Study: Deep Learning Shifting from TensorFlow to PyTorch (Well, Kind Of)

According to The Gradient's 2019 study of machine learning framework trends in deep learning projects, released Thursday, the two major frameworks continue to be TensorFlow and PyTorch, and TensorFlow is losing ground -- at least with academics.

According to Horace He, author of the study and the article presenting the findings, PyTorch is taking over in academia, with a majority of papers presented at every "major conference" in the last year using PyTorch over TensorFlow. Depending on the conference, it was used in 50 to 75 percent of the papers, whereas in 2018, PyTorch was often in the minority.

"While some believe that PyTorch is still an upstart framework trying to carve out a niche in a TensorFlow-dominated world, the data tells a different story," He writes. "At no conference except ICML has the growth of TensorFlow even kept up with the overall paper growth. At NAACL, ICLR, and ACL, TensorFlow actually has less papers this year than last year." (See the study for charts and other detailed data.)

He speculates that researchers are switching to PyTorch in part because of its simplicity and available APIs. He notes that this bump in popularity could be temporary, but that it's not likely, nor would it be likely to reverse very quickly even if that were the case:

Even if TensorFlow has reached parity with PyTorch functionality-wise, PyTorch has already reached a majority of the community. That means that PyTorch implementations will be easier to find, that authors will be more incentivized to publish code in PyTorch (so people will use it), and that your collaborators will be most likely prefer PyTorch. Thus, any migration back to TensorFlow 2.0 is likely to be slow, if it occurs at all.

TensorFlow will always have a captive audience within Google/DeepMind, but I wonder whether Google will eventually relax this. Even now, many of the researchers that Google wants to recruit will already prefer PyTorch at varying levels, and I've heard grumblings that many researchers inside Google would like to use a framework other than TensorFlow.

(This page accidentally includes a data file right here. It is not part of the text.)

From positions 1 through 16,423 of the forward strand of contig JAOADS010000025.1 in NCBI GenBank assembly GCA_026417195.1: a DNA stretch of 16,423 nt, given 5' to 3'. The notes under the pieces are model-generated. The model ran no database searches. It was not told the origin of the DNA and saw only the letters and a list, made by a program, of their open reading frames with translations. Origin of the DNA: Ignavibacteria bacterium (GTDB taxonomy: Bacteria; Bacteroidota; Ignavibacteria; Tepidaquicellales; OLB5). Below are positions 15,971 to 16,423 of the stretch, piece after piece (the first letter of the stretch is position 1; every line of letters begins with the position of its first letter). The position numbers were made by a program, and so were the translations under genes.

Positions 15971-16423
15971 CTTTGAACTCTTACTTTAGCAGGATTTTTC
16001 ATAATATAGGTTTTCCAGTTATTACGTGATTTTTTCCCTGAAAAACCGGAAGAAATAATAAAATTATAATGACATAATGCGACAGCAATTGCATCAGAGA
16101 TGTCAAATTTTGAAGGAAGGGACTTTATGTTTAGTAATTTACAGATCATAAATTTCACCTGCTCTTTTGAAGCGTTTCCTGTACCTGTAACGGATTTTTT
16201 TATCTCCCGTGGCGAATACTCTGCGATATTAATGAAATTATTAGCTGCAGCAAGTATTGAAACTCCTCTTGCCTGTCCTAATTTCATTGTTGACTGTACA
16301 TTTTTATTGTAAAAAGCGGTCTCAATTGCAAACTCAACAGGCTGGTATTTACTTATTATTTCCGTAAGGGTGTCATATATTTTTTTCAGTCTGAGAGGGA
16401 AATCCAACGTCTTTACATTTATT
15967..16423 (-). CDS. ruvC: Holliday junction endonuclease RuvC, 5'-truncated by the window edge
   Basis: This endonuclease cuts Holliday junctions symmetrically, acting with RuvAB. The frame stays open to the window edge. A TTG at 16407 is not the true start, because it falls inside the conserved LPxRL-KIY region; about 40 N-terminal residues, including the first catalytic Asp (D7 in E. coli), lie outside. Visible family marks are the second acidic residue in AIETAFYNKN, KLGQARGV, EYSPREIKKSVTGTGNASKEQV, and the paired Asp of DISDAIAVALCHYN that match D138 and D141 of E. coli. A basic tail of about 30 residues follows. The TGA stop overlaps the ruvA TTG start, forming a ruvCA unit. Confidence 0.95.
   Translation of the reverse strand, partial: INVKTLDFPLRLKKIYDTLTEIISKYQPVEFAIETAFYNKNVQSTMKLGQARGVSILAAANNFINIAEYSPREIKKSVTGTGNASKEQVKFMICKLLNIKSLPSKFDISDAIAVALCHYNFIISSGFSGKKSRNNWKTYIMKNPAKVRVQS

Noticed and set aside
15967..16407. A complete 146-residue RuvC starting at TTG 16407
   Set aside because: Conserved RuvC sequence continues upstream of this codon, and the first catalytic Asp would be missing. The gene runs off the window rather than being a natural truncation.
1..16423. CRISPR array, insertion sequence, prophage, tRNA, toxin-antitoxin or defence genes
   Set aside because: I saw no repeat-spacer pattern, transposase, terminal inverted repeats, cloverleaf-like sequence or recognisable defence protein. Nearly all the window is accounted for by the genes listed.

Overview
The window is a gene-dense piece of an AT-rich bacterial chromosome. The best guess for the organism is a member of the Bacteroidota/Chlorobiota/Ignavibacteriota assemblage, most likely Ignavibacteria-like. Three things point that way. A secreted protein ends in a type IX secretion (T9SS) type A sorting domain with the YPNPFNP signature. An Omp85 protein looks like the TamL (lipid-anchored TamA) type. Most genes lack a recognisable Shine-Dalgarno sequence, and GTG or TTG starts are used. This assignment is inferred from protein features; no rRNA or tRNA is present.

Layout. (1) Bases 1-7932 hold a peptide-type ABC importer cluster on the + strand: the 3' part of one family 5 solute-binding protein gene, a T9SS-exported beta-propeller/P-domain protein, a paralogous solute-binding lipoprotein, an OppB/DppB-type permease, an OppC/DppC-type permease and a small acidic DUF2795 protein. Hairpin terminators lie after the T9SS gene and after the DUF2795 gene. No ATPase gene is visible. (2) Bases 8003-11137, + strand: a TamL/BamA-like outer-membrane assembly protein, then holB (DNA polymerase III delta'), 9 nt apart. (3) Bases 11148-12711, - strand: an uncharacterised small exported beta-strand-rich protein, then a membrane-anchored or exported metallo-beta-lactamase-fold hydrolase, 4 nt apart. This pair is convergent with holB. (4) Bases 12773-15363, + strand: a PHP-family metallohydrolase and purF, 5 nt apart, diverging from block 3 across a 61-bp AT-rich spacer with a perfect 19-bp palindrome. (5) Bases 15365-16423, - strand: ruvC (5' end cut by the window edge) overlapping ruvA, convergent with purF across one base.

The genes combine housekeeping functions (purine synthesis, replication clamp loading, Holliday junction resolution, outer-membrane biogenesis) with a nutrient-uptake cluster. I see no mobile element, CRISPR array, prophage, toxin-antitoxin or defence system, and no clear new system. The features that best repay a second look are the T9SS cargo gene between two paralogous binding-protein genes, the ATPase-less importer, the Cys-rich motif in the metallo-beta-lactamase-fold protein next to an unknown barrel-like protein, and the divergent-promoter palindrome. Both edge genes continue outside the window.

In addition, PyTorch's dominance might start to cut off Google researchers from the rest of the research community. Not only will they have a harder time building on top of outside research, outside researchers will also be less likely to build on top of code published by Google.

It remains to be seen whether TensorFlow 2.0 will allow TensorFlow to recover some of its research audience. Although eager mode will certainly be appealing, the same can't be said about the Keras API.

Of course academia is one thing, but what about machine learning frameworks in production environments? Here, He compared data from job listings, Medium articles and GitHub stars over the last year to see which was more popular.

His findings? TensorFlow still rules among the enterprise and working deep learning professionals. "TensorFlow had 1541 new job listings vs. 1437 job listings for PyTorch on public job boards, 3230 new TensorFlow Medium articles vs. 1200 PyTorch, 13.7k new GitHub stars for TensorFlow vs. 7.2k for PyTorch," He wrote.

According to He, TensorFlow is often preferred in production environments in part due to pure speed advantages: "[I]ndustry considers performance to be of the utmost priority. While 10 percent faster runtime means nothing to a researcher, that could directly translate to millions of savings for a company."

"Another difference is deployment," He explained. "Researchers will run experiments on their own machines or on a server cluster somewhere that's dedicated for running research jobs. On the other hand, industry has a litany of restrictions/requirements."

"Historically, PyTorch has fallen short in catering to these considerations, and as a result most companies are currently using TensorFlow in production."

He goes on to examine recent changes in each framework and how they might change their popularity in the coming year. Read his full research and analysis here -- the report is available for free and without registration.

About the Author

Becky Nagel is the vice president of Web & Digital Strategy for 1105's Converge360 Group, where she oversees the front-end Web team and deals with all aspects of digital strategy. She also serves as executive editor of the group's media Web sites, and you'll even find her byline on, the group's newest site for enterprise developers working with AI. She recently gave a talk at a leading technical publishers conference about how changes in Web technology may impact publishers' bottom lines. Follow her on twitter @beckynagel.